by Jeffrey Murrell

Chapter 1 (part 1 of 3)
Mammer Jammer, Big Red & Hard Hat

Of all the sights and sounds in New Orleans, none will really grab you faster than those of the schizophrenics who wander the open streets aimlessly, yet apparently unscathed. Three in particular stand out in my mind. They seemed to have been known by all in New Orleans with whom I've discussed the problem of the psychiatrically challenged and other displaced people who, due to a lack of federal interest back in the 1980s, suddenly found themselves out and about on American streets without the care or attention they need and that they are entitled to as humans and as members of our society.

I call the first one "Mammer Jammer." Actually, the name was inspired by a friend of mine who came to visit me one summer from up North. Mammer Jammer may have been known by other nicknames, I suppose. She was a young black woman who stood about 5'10" and who was rather heavy-set. She had a gift for all who passed her way, and that was the beautifully non-sensical, schizophrenic rhetoric which is commonly observed coming from mentally unstable people out on the streets. She talked and talked to absolutely no one. And the expressions on her face ranged from infantile innocence to George-S.-Patton meanness. It was her strange custom to venture up to the corner of Felicity Street and St. Charles Avenue where she would loiter for hours at the newspaper stands by the bank talking and talking and talking. She would say something like, "I know dey'll git da job done! I know!" Then, next thing you would hear would be a verbal chastisement to some illusionary audience along the lines of, "Don'choo be talkin' 'bout Jesus like dat!" She, like the others, was apparently living strictly in her own world. But she may very well have been more aware of things than even the sanest of those who lead "normal" lives in New Orleans have ever been.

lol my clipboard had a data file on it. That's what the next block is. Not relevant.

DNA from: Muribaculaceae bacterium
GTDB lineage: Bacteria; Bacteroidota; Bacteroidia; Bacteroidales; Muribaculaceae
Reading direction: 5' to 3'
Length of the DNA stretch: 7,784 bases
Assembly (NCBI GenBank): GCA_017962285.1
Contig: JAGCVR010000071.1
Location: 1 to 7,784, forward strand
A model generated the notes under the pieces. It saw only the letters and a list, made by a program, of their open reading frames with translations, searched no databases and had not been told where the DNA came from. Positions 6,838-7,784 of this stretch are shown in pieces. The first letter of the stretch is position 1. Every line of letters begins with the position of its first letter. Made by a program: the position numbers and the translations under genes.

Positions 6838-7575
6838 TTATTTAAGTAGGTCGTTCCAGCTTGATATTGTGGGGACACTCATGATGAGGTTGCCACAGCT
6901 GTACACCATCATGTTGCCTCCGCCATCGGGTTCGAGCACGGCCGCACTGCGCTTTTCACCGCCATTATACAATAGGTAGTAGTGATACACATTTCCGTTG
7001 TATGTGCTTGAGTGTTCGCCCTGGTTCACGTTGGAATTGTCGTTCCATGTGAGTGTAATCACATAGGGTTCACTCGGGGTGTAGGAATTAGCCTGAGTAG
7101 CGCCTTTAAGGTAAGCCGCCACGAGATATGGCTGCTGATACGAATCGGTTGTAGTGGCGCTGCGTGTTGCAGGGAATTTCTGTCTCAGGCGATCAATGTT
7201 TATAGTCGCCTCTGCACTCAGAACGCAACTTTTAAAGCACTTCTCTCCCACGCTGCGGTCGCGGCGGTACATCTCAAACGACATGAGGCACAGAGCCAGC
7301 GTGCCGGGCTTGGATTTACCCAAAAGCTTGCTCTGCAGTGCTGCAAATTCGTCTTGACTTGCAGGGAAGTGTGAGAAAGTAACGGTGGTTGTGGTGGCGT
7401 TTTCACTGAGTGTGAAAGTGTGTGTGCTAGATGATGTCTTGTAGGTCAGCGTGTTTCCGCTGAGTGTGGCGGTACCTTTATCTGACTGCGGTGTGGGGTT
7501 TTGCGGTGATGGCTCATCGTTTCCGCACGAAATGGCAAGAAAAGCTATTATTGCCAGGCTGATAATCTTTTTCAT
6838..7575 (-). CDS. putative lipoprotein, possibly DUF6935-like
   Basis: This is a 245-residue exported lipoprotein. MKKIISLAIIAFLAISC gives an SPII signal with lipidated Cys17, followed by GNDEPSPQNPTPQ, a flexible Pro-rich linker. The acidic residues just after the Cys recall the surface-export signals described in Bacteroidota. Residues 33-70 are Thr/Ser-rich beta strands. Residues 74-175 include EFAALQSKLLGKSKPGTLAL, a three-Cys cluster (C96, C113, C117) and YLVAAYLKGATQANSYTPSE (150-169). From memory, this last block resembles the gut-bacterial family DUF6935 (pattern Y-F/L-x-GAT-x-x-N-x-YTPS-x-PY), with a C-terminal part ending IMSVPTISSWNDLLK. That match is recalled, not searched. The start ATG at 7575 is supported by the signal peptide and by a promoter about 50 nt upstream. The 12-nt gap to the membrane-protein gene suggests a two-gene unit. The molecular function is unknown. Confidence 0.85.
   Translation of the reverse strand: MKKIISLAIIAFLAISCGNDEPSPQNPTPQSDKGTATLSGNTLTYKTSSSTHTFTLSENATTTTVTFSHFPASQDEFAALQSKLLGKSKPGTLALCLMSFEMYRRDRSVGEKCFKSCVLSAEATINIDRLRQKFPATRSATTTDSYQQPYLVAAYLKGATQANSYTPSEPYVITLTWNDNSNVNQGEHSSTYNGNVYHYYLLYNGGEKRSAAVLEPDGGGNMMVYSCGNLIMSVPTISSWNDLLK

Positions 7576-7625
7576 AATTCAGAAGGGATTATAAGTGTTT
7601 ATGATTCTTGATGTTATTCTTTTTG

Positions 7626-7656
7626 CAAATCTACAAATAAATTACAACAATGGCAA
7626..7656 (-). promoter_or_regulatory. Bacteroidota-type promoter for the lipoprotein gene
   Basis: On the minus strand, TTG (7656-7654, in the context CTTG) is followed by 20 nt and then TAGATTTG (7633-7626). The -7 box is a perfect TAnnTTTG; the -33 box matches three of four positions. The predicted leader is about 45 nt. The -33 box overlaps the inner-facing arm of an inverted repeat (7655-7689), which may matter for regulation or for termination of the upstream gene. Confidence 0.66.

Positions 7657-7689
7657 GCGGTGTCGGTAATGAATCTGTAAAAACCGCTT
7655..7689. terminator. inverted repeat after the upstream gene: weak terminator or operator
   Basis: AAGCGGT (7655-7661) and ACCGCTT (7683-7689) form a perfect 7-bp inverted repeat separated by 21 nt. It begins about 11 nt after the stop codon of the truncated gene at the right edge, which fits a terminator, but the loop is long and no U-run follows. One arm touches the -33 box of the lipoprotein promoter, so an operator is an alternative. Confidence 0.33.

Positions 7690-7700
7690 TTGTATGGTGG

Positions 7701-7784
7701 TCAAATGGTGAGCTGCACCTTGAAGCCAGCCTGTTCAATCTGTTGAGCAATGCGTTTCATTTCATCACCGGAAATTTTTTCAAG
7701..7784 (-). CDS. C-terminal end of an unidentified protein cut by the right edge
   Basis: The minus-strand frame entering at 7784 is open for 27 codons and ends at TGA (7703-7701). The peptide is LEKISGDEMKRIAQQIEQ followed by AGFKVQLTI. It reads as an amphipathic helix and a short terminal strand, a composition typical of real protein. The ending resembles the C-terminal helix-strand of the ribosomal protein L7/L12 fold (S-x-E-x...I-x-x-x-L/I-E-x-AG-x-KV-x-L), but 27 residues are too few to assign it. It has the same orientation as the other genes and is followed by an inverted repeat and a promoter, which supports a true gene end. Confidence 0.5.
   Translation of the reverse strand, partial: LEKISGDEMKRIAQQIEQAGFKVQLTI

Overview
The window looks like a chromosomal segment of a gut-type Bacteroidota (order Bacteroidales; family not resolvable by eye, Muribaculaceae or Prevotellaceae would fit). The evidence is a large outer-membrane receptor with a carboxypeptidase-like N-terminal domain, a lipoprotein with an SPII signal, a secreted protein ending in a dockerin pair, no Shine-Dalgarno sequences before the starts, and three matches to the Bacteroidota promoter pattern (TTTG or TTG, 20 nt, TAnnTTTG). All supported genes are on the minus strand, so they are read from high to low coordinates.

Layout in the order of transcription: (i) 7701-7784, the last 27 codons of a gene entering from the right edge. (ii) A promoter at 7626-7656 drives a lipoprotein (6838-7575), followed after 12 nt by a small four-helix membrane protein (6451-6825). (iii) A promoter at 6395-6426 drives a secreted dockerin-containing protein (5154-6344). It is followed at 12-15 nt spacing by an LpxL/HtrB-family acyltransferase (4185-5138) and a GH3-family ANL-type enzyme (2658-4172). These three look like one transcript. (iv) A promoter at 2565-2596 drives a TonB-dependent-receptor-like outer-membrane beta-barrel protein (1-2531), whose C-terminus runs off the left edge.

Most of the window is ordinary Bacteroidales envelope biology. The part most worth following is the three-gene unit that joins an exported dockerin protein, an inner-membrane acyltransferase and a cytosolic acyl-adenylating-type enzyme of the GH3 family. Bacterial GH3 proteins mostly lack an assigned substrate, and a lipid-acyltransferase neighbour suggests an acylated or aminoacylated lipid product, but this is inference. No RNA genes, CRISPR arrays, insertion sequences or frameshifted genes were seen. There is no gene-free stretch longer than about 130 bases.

I always saw Mammer Jammer so freshly dressed in such neat, clean clothes, and wearing a fresh kerchief over her headfull of brightly colored hair curlers. I always wondered who dressed her and rolled her hair up for her, as I assumed that she was just too far gone to perform such reality-based tasks herself. I also used to wonder where she lived. Once, I saw her heading back down St. Andrew Street from another one of her usual roosts on the corner of St. Charles Avenue. She stopped and started to yell very intelligibly up in the direction of a second-story apartment window. I thought she might have known somebody up there and, as a result of hearing her trying to make such sensible contact with another person in this dimension, I began to wonder if it all wasn't just some sort of smoke-screen that she was throwing out, maybe to protect herself from all the strangers who will shoot a person dead out on the streets for less than twenty dollars. But then she continued on down the street, in the direction of the St. Thomas housing projects where, in all probability, she resided in a less-than-proud fashion like all the others who are forced into that type of life-style. But she wouldn't have realized that, I suppose.